Things that Find Bugs in the Night: Massive Automated Regression Testing


Nighttime is the right time to run those extra tests you've always dreamed of. In this column, Harry Robinson explains how you can wake up to 40,000 additional tests a day at a cost that won't give you nightmares.

Testing Around the Clock
It's 10 PM. Do you know what your test system is doing? Probably nothing. And the same will be true at 11 PM, at midnight, and through the night. That's a shame. Wouldn't it be nice if you could pick up a few million extra tests in the off-hours? Well, you can, and for minimal cost and effort. Imagine you are testing a GUI where it takes a second to feed in an input and evaluate the result. Even at that conservative rate, a single machine could run through more than forty thousand tests in twelve hours! That's pretty respectable. If you are testing an API, you could churn through a billion tests without breaking much of a sweat. That's better than respectable! A few minutes of thinking and programming before leaving the office could pick up several hours of additional testing for free. And the results are well worth the effort. I love to hear a developer gasp "How on earth did you ever find this bug?"

Of course, it doesn't do much good to keep running the exact same tests over and over. Your machine must have a way to generate new inputs every time. Here are some ideas:

  • Use a random number generator to choose numbers within equivalence classes.
  • Feed the application random strings by mapping random numbers to a character set.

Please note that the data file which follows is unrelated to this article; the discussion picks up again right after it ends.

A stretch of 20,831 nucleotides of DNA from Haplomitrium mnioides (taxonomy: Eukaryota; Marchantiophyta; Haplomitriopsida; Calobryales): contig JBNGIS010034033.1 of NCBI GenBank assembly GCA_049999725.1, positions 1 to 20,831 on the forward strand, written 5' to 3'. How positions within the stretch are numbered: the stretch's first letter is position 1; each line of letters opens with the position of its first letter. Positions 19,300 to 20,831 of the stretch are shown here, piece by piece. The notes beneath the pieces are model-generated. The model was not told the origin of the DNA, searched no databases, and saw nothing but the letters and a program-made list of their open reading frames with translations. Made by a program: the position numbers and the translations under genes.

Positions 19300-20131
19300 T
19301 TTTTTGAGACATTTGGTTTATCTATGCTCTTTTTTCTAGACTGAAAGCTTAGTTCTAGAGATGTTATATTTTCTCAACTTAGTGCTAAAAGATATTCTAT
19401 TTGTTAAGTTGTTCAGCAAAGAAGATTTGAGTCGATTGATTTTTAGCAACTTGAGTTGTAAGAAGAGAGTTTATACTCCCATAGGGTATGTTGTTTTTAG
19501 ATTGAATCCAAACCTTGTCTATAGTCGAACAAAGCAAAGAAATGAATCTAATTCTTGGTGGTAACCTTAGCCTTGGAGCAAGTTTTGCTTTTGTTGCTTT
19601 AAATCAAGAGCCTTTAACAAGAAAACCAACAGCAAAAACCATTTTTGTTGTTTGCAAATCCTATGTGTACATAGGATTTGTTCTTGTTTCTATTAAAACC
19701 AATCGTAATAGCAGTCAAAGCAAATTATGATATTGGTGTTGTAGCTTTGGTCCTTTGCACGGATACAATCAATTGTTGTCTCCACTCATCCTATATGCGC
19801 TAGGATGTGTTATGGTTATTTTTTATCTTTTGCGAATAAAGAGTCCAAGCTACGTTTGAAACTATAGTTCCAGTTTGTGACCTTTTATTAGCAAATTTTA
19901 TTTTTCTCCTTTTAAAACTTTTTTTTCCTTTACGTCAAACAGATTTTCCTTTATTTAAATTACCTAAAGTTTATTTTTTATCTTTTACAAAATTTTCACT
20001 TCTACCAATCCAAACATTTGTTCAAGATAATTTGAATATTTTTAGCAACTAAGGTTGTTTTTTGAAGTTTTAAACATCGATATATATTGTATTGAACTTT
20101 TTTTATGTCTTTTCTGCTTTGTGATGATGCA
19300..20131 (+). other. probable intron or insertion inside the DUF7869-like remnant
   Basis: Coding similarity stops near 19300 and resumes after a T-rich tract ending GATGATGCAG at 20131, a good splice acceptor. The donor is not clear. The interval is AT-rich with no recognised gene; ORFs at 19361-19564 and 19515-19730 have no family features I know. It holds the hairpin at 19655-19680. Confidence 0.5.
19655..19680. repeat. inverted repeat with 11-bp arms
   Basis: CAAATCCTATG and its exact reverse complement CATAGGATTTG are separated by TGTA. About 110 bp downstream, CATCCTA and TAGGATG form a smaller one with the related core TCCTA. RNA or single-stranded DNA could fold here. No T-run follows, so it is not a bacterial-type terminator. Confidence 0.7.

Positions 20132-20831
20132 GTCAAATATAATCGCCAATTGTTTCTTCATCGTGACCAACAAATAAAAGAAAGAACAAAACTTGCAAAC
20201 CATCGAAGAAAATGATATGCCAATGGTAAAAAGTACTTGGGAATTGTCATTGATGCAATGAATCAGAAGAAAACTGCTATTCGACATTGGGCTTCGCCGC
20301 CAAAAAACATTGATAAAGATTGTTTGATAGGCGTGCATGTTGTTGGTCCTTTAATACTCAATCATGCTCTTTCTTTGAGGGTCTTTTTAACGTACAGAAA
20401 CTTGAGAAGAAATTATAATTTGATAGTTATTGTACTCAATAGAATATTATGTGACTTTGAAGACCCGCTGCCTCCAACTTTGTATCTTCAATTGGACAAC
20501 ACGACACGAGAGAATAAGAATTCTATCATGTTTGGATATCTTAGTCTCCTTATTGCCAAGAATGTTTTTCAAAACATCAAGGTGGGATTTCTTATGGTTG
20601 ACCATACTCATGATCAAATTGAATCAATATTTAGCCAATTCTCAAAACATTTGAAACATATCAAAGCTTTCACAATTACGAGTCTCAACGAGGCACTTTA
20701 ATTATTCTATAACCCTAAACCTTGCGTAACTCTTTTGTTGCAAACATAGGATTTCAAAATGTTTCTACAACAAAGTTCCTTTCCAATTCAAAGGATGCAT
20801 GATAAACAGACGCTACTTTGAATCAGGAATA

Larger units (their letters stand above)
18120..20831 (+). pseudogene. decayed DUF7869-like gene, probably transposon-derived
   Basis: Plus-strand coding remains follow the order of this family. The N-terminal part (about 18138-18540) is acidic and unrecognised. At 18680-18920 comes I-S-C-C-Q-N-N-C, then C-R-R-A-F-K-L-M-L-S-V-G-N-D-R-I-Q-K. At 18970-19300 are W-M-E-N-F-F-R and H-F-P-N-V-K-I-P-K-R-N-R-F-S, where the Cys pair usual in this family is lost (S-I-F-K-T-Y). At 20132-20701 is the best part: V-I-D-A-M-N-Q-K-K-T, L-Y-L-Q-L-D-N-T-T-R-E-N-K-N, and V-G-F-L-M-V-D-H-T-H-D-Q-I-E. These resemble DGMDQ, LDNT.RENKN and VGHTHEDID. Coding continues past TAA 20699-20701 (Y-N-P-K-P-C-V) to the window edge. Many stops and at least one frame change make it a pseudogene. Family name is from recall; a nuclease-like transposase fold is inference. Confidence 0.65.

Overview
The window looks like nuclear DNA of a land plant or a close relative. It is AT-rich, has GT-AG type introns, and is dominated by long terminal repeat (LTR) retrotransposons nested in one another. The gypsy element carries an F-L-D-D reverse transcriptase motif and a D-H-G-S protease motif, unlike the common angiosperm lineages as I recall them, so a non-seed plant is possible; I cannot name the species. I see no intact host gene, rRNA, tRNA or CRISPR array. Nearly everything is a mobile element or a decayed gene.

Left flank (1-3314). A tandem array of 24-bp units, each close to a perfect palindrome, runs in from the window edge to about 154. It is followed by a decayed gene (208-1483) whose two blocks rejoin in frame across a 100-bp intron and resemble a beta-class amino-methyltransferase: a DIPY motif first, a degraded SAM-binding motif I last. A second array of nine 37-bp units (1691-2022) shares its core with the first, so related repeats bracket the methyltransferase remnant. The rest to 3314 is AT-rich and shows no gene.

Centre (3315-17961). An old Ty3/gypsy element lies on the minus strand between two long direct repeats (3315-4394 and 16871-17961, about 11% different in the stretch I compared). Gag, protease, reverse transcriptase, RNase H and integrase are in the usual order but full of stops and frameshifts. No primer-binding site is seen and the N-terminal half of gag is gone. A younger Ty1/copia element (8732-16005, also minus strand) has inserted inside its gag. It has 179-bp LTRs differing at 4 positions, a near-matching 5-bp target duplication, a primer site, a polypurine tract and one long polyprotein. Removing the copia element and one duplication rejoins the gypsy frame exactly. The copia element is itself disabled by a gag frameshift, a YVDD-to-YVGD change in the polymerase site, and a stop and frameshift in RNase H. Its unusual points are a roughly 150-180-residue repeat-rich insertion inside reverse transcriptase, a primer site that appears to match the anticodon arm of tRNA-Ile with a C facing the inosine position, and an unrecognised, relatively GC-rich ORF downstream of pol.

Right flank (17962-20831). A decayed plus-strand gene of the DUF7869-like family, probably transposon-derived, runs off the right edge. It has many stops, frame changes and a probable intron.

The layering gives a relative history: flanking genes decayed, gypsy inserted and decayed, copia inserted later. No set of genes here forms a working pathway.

• Generate every three-letter combination of printable ASCII characters. That's 884,736 strings!
  • Endlessly press all available buttons. (To find memory leaks, press every button except "Exit".)

Oddly enough, providing fuel for round-the-clock testing requires creativity more than it requires programming ability. For instance, to generate random strings, I once tweaked an existing password generator program from the Internet. Within 10 minutes, I had generated millions of input strings that looked like "Mh7-ZyQr?9d3W".

As another example, I tested a system that processed natural language, so I needed to provide almost—sensible sounding phrases to the parser. I downloaded etexts such as Moby Dick and The Hacker's Dictionary from the Internet. This allowed me to test the application with evocative phrases such as "Come forth from behind your cotton bags!" and "Barfulation! Who wrote this, Quux?" respectively.

If you want to increase the effectiveness of these generated tests, you can go several routes:

  • Have your developers add assertions to their code. Assertions check the internal state of the software and make it possible to immediately detect more subtle bugs like data corruption and stack overflows.
  • Vary probabilities in your randomness. For instance, if your test program is exercising a dialog and has to choose between clicking buttons and typing characters into fields, favoring one over the other can dramatically change the behavior of your tests.